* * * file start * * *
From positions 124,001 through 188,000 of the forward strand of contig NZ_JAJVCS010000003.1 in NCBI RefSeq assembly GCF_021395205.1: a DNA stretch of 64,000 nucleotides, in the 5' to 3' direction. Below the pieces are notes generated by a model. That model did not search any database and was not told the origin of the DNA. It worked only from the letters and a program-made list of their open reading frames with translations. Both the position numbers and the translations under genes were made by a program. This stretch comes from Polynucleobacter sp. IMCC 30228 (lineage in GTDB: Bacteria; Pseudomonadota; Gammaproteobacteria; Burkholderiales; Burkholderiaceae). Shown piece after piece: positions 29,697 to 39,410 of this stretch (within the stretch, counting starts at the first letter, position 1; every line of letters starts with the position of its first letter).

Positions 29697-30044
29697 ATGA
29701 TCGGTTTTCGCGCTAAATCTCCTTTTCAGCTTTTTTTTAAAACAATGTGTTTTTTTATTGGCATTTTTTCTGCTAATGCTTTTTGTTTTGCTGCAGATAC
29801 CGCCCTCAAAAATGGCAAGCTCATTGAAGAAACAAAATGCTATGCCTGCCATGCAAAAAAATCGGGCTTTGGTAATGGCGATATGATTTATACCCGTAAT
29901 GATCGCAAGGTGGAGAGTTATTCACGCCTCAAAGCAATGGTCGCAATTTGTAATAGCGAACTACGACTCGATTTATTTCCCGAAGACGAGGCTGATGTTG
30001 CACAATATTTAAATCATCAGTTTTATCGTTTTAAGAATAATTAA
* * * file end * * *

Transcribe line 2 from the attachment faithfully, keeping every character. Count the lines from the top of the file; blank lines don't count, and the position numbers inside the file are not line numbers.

Positions 29697-30044